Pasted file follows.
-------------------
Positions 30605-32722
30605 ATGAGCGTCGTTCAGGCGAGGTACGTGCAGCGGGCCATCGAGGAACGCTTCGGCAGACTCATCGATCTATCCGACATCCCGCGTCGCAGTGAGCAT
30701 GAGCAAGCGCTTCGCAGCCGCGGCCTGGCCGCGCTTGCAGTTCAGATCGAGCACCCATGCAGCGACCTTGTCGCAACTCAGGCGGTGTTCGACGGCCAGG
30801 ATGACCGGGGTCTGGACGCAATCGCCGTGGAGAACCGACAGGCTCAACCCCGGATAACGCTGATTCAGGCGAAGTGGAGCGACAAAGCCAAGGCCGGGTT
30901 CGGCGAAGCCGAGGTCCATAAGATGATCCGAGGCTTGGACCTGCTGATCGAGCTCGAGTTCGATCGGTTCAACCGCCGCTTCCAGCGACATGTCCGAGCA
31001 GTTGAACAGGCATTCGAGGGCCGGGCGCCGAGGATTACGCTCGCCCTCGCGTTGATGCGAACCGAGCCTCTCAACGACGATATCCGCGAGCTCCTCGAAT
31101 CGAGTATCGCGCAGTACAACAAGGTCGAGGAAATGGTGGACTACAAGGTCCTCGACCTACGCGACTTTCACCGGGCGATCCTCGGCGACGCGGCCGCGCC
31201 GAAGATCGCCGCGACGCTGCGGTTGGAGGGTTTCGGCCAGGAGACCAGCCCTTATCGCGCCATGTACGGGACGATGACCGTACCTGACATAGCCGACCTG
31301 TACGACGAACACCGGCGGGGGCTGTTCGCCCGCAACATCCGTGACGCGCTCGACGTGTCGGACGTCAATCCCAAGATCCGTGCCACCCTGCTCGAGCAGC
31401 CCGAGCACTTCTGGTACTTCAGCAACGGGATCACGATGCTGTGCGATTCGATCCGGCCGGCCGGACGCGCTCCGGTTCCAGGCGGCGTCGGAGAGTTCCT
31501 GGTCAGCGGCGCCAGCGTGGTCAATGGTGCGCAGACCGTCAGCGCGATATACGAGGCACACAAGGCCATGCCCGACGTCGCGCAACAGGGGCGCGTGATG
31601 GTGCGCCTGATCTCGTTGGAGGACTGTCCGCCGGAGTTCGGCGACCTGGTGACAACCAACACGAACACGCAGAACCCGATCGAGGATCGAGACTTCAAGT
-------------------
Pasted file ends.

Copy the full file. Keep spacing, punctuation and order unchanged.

Positions 30605-32722
30605 ATGAGCGTCGTTCAGGCGAGGTACGTGCAGCGGGCCATCGAGGAACGCTTCGGCAGACTCATCGATCTATCCGACATCCCGCGTCGCAGTGAGCAT
30701 GAGCAAGCGCTTCGCAGCCGCGGCCTGGCCGCGCTTGCAGTTCAGATCGAGCACCCATGCAGCGACCTTGTCGCAACTCAGGCGGTGTTCGACGGCCAGG
30801 ATGACCGGGGTCTGGACGCAATCGCCGTGGAGAACCGACAGGCTCAACCCCGGATAACGCTGATTCAGGCGAAGTGGAGCGACAAAGCCAAGGCCGGGTT
30901 CGGCGAAGCCGAGGTCCATAAGATGATCCGAGGCTTGGACCTGCTGATCGAGCTCGAGTTCGATCGGTTCAACCGCCGCTTCCAGCGACATGTCCGAGCA
31001 GTTGAACAGGCATTCGAGGGCCGGGCGCCGAGGATTACGCTCGCCCTCGCGTTGATGCGAACCGAGCCTCTCAACGACGATATCCGCGAGCTCCTCGAAT
31101 CGAGTATCGCGCAGTACAACAAGGTCGAGGAAATGGTGGACTACAAGGTCCTCGACCTACGCGACTTTCACCGGGCGATCCTCGGCGACGCGGCCGCGCC
31201 GAAGATCGCCGCGACGCTGCGGTTGGAGGGTTTCGGCCAGGAGACCAGCCCTTATCGCGCCATGTACGGGACGATGACCGTACCTGACATAGCCGACCTG
31301 TACGACGAACACCGGCGGGGGCTGTTCGCCCGCAACATCCGTGACGCGCTCGACGTGTCGGACGTCAATCCCAAGATCCGTGCCACCCTGCTCGAGCAGC
31401 CCGAGCACTTCTGGTACTTCAGCAACGGGATCACGATGCTGTGCGATTCGATCCGGCCGGCCGGACGCGCTCCGGTTCCAGGCGGCGTCGGAGAGTTCCT
31501 GGTCAGCGGCGCCAGCGTGGTCAATGGTGCGCAGACCGTCAGCGCGATATACGAGGCACACAAGGCCATGCCCGACGTCGCGCAACAGGGGCGCGTGATG
31601 GTGCGCCTGATCTCGTTGGAGGACTGTCCGCCGGAGTTCGGCGACCTGGTGACAACCAACACGAACACGCAGAACCCGATCGAGGATCGAGACTTCAAGT